The dinner

John let out an involuntary cry of protest as he was thrown abruptly forward into his seatbelt. The annoyance in Lottie’s voice was obvious as she apologised and refocused her attention on the road ahead.

‘You’re worried aren’t you? Don’t be, they’ll love you.’

Lottie sighed. Why on earth should they love her? Despite her lengthy relationship with their son they had only found out that she existed a few weeks previously. Now she was to meet them for the first time as their prospective daughter in law. For the umpteenth time she wished that they could have arranged this dinner at a neutral venue as she had suggested, but John had not even put the idea to his parents. It seemed that, although he rarely spoke to his family, he would acquiesce to their demands. It was a worrying development.

The house was smaller than she had expected; she wasn’t quite sure why she had pictured something more grand. John smiled at her as they climbed out of the car but then entered the house without waiting. Lottie followed reluctantly, what else could she do?

It wasn’t just his parents who had assembled to meet this stranger, but his sisters too. Pleasantries were exchanged before John was bombarded with questions about his job, his life in London and the apparently close friends who Lottie had never heard him mention. John gave little away but this did not seem necessary. The rest of his family were each vying to voice opinions, advice and instructions without need for a response.

As they sat down to dinner Lottie was questioned briefly about her parents and siblings before the conversation once again returned to family matters. John smiled across at her, still saying little. If they intended to make her feel marginalised then they were succeeding.

The food was delicious and the wine flowed freely, although neither Lottie nor John accepted more than a glass each. They had agreed beforehand that they would not stay for long after the meal. Lottie quietly reminded John of this but, in the end, had to stand up and declare that they were going in order to get him to move.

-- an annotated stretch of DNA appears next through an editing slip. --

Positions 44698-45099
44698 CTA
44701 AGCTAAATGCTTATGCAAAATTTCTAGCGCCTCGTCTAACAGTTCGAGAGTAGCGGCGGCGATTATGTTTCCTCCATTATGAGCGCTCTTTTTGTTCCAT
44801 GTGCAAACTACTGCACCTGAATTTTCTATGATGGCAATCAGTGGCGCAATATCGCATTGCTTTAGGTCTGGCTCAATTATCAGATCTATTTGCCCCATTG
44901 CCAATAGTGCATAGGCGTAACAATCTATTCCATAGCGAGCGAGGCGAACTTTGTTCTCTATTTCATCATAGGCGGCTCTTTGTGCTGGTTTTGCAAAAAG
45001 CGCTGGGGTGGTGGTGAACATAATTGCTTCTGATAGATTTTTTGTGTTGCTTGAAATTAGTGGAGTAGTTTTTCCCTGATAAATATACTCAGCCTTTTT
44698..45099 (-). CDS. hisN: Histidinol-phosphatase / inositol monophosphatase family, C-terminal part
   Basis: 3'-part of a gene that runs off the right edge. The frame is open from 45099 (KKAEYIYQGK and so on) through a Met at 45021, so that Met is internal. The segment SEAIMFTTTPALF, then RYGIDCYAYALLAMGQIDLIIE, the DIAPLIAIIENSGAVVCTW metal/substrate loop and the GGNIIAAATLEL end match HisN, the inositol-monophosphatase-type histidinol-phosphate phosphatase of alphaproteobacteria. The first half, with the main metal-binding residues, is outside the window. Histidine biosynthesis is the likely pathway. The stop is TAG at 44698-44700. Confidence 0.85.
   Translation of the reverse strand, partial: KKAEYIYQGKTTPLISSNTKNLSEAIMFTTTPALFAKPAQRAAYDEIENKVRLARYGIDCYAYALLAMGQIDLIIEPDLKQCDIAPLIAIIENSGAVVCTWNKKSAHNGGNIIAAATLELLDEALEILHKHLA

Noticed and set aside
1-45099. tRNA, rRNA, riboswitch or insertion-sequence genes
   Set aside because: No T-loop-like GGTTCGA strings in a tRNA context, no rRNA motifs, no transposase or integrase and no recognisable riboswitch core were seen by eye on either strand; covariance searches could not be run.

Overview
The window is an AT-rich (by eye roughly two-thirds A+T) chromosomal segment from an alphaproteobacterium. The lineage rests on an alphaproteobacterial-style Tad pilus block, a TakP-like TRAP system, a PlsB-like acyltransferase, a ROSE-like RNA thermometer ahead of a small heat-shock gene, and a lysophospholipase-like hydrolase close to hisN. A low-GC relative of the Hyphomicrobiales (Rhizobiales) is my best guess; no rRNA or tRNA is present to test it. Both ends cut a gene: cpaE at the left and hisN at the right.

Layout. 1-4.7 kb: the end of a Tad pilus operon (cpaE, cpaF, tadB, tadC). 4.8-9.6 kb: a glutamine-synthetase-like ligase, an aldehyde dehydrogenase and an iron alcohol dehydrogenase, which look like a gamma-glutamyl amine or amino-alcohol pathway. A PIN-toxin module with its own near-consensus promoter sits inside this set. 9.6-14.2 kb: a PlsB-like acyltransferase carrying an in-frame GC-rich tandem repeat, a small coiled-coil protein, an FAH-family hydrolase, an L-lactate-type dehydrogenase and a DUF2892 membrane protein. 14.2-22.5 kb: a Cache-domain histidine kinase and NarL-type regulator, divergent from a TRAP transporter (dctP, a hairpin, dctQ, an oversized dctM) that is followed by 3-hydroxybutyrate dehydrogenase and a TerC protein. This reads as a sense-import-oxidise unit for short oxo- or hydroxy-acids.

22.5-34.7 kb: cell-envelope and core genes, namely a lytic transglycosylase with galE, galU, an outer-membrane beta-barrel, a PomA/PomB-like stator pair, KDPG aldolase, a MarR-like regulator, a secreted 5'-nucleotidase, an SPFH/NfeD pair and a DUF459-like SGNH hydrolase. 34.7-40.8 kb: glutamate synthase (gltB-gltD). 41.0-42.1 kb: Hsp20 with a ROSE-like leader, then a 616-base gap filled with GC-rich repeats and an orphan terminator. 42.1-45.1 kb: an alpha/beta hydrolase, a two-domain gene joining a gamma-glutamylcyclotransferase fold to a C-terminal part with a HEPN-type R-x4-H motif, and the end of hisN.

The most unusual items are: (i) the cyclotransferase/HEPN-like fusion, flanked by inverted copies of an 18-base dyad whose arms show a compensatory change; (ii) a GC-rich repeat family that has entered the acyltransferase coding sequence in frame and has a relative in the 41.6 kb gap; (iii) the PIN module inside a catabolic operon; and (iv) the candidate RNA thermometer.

As they gathered their belongings the remonstrations began. They could not get married so quickly, why rush? Such a small wedding was unacceptable, they would have to wait so that Uncle Jim in Canada and Uncle Charles in Australia could make arrangements to come over. They thought it sad that Lottie wasn’t close to her people, but she needed to understand that John had been brought up by a loving and tight knit family who he would want around him on his special day.

Lottie held back her anger as her polite restraint throughout this visit was misinterpreted so blatantly. John did not comment as he said his goodbyes.

In the car she asked him why he had not stood up for her, why he had not made it clear that neither of them wanted the wedding his family seemed determined to plan. He shrugged but did not answer, just as he had not answered his family’s persistent questions.

Perhaps they were right after all and the wedding could wait. It seemed that it was not Lottie who had been found wanting that day.

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3 thoughts on “The dinner

  1. Pingback: Polling Prompted: On Trial | Tipsy Lit

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